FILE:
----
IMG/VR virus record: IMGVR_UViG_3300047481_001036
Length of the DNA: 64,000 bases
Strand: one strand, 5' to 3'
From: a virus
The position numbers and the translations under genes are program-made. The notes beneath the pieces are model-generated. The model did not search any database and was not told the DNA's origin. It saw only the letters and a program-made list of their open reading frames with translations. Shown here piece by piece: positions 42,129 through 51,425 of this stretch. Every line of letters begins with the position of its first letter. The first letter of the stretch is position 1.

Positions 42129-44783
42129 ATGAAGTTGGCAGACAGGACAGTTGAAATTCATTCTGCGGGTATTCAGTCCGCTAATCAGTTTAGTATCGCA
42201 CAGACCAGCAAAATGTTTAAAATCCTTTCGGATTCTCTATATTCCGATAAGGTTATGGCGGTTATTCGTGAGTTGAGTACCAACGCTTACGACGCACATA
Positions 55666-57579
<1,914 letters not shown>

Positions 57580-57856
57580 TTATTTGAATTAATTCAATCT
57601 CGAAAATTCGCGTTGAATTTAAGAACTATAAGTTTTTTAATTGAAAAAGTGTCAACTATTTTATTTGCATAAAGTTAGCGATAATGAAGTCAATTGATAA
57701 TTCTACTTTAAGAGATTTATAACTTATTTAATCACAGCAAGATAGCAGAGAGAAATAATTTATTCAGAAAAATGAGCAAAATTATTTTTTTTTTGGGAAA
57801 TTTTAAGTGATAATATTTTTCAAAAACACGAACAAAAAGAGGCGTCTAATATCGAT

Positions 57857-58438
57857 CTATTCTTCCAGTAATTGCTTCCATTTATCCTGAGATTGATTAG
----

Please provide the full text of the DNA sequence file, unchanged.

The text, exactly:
IMG/VR virus record: IMGVR_UViG_3300047481_001036
Length of the DNA: 64,000 bases
Strand: one strand, 5' to 3'
From: a virus
The position numbers and the translations under genes are program-made. The notes beneath the pieces are model-generated. The model did not search any database and was not told the DNA's origin. It saw only the letters and a program-made list of their open reading frames with translations. Shown here piece by piece: positions 42,129 through 51,425 of this stretch. Every line of letters begins with the position of its first letter. The first letter of the stretch is position 1.

Positions 42129-44783
42129 ATGAAGTTGGCAGACAGGACAGTTGAAATTCATTCTGCGGGTATTCAGTCCGCTAATCAGTTTAGTATCGCA
42201 CAGACCAGCAAAATGTTTAAAATCCTTTCGGATTCTCTATATTCCGATAAGGTTATGGCGGTTATTCGTGAGTTGAGTACCAACGCTTACGACGCACATA
Positions 55666-57579
<1,914 letters not shown>

Positions 57580-57856
57580 TTATTTGAATTAATTCAATCT
57601 CGAAAATTCGCGTTGAATTTAAGAACTATAAGTTTTTTAATTGAAAAAGTGTCAACTATTTTATTTGCATAAAGTTAGCGATAATGAAGTCAATTGATAA
57701 TTCTACTTTAAGAGATTTATAACTTATTTAATCACAGCAAGATAGCAGAGAGAAATAATTTATTCAGAAAAATGAGCAAAATTATTTTTTTTTTGGGAAA
57801 TTTTAAGTGATAATATTTTTCAAAAACACGAACAAAAAGAGGCGTCTAATATCGAT

Positions 57857-58438
57857 CTATTCTTCCAGTAATTGCTTCCATTTATCCTGAGATTGATTAG